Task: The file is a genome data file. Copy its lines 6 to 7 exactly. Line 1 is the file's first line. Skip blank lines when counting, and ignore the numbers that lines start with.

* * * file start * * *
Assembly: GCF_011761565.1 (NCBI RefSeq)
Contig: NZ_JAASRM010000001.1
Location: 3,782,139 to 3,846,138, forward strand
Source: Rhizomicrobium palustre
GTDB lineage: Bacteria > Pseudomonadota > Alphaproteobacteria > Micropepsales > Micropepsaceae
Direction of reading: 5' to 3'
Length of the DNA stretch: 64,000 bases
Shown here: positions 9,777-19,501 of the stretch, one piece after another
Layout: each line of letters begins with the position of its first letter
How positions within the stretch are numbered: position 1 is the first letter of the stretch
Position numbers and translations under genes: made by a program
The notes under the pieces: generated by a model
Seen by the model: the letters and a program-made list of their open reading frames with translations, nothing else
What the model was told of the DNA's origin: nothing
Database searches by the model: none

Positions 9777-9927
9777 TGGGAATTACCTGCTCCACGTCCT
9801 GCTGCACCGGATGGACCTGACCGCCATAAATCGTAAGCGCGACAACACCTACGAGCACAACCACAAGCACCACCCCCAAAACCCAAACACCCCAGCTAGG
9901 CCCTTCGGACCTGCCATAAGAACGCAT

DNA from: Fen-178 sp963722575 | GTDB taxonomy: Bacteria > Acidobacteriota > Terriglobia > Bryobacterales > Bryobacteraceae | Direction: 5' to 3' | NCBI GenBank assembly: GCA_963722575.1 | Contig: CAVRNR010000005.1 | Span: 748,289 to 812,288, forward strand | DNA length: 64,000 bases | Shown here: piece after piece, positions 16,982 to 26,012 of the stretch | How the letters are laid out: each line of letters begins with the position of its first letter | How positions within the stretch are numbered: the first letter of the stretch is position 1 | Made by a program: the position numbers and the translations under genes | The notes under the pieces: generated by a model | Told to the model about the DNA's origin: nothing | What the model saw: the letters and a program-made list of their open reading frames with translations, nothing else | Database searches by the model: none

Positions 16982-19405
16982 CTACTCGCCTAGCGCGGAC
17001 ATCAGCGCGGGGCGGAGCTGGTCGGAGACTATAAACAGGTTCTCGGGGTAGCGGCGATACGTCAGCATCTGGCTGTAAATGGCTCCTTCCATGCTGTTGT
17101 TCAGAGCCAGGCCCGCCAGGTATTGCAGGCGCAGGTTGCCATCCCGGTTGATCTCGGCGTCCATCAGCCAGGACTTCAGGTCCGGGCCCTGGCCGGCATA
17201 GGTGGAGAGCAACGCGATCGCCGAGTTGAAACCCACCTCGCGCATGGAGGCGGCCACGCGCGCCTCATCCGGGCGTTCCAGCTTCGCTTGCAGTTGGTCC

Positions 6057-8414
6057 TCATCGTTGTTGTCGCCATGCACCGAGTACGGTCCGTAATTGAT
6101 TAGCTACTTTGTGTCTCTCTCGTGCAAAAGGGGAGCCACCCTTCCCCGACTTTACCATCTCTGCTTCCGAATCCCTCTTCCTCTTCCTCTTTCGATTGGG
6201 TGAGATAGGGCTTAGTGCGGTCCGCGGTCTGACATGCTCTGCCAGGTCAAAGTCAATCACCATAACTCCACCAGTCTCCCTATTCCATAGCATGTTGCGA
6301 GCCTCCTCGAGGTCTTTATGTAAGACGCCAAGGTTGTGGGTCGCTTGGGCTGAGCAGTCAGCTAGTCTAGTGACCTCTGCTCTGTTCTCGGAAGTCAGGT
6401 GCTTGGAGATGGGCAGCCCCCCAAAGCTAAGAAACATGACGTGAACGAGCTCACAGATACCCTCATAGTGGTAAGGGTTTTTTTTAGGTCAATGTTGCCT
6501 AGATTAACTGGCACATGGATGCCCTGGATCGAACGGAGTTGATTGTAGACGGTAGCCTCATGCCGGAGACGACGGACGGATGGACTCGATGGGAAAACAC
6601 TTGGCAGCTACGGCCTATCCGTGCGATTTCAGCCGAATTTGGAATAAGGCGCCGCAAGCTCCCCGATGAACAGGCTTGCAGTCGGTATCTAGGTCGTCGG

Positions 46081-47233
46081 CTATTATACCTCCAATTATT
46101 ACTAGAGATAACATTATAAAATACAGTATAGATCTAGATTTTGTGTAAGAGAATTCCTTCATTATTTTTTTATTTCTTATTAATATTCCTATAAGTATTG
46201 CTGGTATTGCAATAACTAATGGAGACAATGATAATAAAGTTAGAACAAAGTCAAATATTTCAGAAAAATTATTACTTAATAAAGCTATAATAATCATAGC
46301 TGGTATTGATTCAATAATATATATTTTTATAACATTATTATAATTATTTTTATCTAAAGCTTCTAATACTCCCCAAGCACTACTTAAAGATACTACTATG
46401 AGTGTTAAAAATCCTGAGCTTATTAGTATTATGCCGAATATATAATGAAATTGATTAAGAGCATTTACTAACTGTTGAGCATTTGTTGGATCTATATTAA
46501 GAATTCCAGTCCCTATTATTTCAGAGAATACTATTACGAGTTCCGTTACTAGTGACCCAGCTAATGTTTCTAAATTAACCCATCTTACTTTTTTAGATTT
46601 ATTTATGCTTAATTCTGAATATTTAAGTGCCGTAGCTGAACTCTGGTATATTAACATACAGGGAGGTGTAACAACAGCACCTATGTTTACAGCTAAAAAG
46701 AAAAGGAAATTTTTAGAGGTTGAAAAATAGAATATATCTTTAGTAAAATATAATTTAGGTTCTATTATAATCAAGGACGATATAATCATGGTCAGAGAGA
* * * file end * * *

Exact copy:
Direction of reading: 5' to 3'
Length of the DNA stretch: 64,000 bases